Against this background, Hyundai Construction people were confident that the evacuation of 100 Hyundai workers, from Korea and other countries, would bring only a temporary halt to a wide range of projects. With Hyundai Motor behind them, Construction expected a return to the good old days. Whoever finally wins the power struggle in Libya, said Yoon Young-keun, a Hyundai Construction manager in Seoul, “They need contractors.”
The fear, however, was that rioting would escalate into attacks on foreign companies all over the region. Before special planes and ferries were dispatched to extricate workers from Tripoli and Benghazi, rioters had injured at least three South Korean workers and a number of others from elsewhere in Asia.
“Events in the Middle East have come out of the blue,” said Lee Jong-hwa, senior economic adviser to President Lee. “The situation is a lot worse than expected.” Dr. Lee cited oil prices rising above US$100 dollars a barrel as well as rioting and looting of foreign companies as reasons for concern about an upheaval that some analysts compared to the fall of communist rule in the Soviet Union and eastern Europe more than 20 years ago. The rising price of oil was the top topic at an emergency meeting at the Blue House, the center of presidential power.
“There is risk,” said Lee of the chances of violence against foreign interests erupting in other Arab countries caught up in a democracy movement that also bears parallels to mass protests that ended military rule and led to elections in South Korea in 1987. Yes, he acknowledged, “The fear is very high.” All countries with stakes in the oil-rich Libyan economy issued urgent travel warnings. Thousands of foreign workers, from executives to laborers, fled as Libyan leader Moammar Gadhafi clung to power and loyalist forces battled for control. Park Hyun-do, senior researcher in the Middle East Institute of Myongji University in Seoul, feared surging emotions might also turn against Israel, always a target of Arab wrath. “I worry about another possible Arab-Israeli conflict,” he told me.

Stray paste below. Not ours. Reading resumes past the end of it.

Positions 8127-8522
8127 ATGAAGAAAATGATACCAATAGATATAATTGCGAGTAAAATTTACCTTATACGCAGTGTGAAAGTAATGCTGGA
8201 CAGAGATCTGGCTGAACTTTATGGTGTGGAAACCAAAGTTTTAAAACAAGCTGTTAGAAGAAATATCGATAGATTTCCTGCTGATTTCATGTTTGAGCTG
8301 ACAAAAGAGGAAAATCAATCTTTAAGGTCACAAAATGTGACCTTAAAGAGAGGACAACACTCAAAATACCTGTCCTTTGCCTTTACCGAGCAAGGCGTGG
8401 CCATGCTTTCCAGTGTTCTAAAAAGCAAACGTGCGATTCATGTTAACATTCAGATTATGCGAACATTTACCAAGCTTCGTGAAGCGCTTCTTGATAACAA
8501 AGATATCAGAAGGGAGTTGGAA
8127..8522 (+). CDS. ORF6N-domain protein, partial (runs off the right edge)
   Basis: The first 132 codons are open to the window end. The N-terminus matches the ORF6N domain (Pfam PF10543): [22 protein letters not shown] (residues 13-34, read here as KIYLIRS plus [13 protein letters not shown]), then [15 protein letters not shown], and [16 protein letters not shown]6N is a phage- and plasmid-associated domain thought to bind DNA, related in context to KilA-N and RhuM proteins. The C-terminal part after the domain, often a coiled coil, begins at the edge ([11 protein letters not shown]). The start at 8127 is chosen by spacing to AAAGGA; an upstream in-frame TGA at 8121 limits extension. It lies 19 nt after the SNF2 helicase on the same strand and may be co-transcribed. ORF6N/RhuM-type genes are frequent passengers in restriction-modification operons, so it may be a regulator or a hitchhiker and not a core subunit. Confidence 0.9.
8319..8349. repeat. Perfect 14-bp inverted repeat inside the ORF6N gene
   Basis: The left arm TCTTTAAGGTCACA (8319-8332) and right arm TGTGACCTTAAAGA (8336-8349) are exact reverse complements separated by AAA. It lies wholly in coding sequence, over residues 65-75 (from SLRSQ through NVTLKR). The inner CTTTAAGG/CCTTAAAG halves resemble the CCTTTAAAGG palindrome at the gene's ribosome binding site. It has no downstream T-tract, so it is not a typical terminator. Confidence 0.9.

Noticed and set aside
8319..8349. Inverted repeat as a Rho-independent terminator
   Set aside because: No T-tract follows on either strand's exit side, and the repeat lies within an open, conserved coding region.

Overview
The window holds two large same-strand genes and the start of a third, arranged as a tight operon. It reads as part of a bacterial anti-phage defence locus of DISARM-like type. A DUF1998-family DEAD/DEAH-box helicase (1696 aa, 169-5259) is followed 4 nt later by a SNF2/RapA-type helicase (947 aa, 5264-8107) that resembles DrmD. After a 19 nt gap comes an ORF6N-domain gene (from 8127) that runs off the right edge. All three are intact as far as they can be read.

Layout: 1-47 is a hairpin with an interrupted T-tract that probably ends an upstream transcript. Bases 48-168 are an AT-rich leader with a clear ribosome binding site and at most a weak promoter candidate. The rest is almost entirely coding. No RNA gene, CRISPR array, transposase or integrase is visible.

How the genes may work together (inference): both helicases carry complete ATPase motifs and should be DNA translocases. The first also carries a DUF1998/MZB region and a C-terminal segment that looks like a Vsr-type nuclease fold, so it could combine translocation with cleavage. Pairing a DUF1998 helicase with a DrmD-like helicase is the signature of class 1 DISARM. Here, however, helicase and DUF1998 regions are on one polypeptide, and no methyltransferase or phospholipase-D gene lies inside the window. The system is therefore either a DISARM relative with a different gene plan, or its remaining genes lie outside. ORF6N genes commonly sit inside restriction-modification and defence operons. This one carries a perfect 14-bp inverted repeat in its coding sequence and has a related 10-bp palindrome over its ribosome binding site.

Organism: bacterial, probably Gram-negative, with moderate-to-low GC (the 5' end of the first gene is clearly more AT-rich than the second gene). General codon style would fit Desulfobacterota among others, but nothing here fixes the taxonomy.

Aside from the danger facing construction projects, Japan and South Korea as huge oil importing economies faced the effect on oil prices. Both countries rely almost totally on oil imports, 85 percent of it from the Middle East. “We are a major oil importer and a large investor,” observed economic adviser Lee Jong-wha. “Developments in the Middle East do have a large impact on the Korean economy. There could be expansion of tensions. If oil prices increase by 10 to 20 percent, that has a significant impact.”
Korean officials did not have to go into emergency reserves, however, while the Korean economy was predicted to grow by five percent this year. Korea gets 40 percent of its oil from Saudi Arabia and much of the rest from Persian Gulf states while importing five percent from Libya. Still, “We wonder about what’s going on after the democracy movement,” said Song Dae-sung, president of the Sejong Institute, an influential Korean think tank. “Liberal democracy is so difficult. I worry so much about the consequences.”
As for fears that Islamic radicals might rise to power, however, Hyundai Construction and its Korean rivals could be optimistic about the need for their services. The sense was that new regimes would follow in the same pattern in countries whose dictatorial leaders had welcomed Hyundai Construction in return for payoffs and favors, public and secret. Yoon Young-keun, at Hyundai Construction, expressed the corporate attitude toward dealing with new leaders. “We can go with them too,” he said.
While revolutions convulse the region, Koreans, looking back on past successes, have reason to hope the good times were far from over for Hyundai Construction as well as its many Korean rivals. “The Middle East has been the golden land for Korea,” said Park Hyun-do at the Middle East Institute of Myongji University, balancing confidence and concerns. “It’s been the land of opportunity since the 1970s.”